This is pertaining to Windows machine running IIS. Our operations staff have taken an existing website/application and created a second website/application, new folder app pool, the works, stating that there will be better throughput. I've NEVER done anything like this in the last 15 years of being a software developer in the .NET space and this just doesn't feel right. The original site was working fine and now with 2, it feels overly complicated and clumsy. Are there any best practices in this area that I don't know about, that can either approve or deny what they have done?

I'm going off to test by hand i.e. shutting one set down and logging the requests and responses and then turn them on, then compare my findings.

Any guidance would be helpful.



If anything you would create multiple workers for the application pool, not another site. And generally when doing this it's to work around code issues you don't control, as you sacrifice things like cache hit ratios and while causing overall higher memory usage and lots of duplicated work.

In almost all cases, it will lower the throughput.

Tell them this: Stack Overflow and the rest of our Q&A network can run off of one server, with a single application pool that has a single process. I don't think the problem is in (or solved by changing) your IIS configuration.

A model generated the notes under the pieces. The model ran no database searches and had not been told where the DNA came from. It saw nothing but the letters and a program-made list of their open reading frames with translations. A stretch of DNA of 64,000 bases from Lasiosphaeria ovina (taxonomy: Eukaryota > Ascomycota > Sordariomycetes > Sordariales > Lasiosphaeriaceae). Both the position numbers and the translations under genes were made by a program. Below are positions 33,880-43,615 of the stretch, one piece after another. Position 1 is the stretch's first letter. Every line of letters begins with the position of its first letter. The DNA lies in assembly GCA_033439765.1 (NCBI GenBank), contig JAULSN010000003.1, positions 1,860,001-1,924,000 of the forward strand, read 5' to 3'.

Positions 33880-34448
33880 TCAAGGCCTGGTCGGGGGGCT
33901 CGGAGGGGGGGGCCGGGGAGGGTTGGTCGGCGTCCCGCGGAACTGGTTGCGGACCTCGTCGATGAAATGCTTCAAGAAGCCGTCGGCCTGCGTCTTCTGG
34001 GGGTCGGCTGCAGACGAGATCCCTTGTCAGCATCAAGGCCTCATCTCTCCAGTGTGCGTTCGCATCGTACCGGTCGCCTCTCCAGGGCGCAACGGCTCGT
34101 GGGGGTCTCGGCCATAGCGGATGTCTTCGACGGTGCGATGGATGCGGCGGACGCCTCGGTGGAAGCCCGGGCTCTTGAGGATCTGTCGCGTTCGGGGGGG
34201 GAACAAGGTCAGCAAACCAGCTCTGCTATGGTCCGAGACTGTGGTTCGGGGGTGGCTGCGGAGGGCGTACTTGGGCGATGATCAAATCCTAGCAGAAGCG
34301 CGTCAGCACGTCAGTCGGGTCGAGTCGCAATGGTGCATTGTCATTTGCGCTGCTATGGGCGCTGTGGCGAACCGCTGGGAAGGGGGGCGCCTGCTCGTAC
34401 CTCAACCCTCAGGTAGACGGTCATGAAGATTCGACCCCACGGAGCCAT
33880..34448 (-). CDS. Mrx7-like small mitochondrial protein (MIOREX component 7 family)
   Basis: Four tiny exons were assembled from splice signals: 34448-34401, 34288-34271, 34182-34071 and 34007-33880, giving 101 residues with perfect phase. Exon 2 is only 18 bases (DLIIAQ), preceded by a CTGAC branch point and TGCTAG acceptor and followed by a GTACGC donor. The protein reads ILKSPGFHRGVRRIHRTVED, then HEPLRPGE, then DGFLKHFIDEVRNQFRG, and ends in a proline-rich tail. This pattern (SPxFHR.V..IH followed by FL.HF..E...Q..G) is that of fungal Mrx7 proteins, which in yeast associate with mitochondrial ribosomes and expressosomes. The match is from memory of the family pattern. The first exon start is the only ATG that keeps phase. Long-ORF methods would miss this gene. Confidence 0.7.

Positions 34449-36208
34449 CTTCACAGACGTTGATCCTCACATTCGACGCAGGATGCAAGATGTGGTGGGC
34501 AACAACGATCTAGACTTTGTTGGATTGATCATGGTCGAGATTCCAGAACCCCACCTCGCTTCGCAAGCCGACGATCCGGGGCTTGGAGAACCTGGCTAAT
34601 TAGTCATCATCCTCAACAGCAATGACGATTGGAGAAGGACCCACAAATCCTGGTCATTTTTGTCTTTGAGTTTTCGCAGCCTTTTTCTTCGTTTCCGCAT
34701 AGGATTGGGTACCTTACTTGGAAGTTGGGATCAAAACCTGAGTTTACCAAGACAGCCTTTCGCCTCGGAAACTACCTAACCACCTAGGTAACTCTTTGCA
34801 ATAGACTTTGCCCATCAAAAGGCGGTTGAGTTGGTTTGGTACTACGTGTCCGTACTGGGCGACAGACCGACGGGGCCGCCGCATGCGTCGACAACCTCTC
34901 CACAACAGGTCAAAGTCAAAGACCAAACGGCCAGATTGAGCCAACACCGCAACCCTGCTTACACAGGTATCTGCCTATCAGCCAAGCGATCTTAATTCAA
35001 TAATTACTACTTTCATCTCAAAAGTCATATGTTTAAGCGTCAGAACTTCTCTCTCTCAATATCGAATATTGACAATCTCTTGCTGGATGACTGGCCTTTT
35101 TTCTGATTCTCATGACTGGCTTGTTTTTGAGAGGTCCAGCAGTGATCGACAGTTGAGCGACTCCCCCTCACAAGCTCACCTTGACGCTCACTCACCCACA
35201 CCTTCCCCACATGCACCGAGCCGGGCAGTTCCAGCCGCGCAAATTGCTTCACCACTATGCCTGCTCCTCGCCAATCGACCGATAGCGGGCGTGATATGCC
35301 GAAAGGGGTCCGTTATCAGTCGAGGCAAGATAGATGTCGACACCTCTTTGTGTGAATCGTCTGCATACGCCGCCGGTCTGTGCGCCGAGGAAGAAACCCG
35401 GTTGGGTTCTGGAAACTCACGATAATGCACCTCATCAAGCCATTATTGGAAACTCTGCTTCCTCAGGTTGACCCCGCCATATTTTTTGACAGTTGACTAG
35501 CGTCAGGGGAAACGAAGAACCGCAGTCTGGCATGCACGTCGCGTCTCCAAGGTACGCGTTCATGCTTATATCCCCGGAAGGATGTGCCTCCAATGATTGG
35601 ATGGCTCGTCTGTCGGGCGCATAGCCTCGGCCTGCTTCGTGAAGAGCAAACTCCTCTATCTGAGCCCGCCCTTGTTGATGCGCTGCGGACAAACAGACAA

As Nick pointed out, the few advantage that are attained by doing this will very likely be surpassed negatively by the extra IO load on the server; especially since you created a new website not just increased workers.

Each 'thread'/worker stacks more and more load on your server with each worker taking up extra headroom over and above the original code... the processing time per request will at best be the same, very likely though it will be worse.

Your colleagues' approach is like forcing a slow horse to carry more stacks of hay without trying to make the stack lighter to see if maybe it would start running instead of walking... The lighter stack comes from more efficient code and implementation. Only after this should you start thinking if its worthwhile to increase the number it carries per trip.

You can find some tips and tricks to make IIS apps more efficient in these articles: https://msdn.microsoft.com/en-us/library/bb742459.aspx


These are for older versions of IIS but most concepts still apply.

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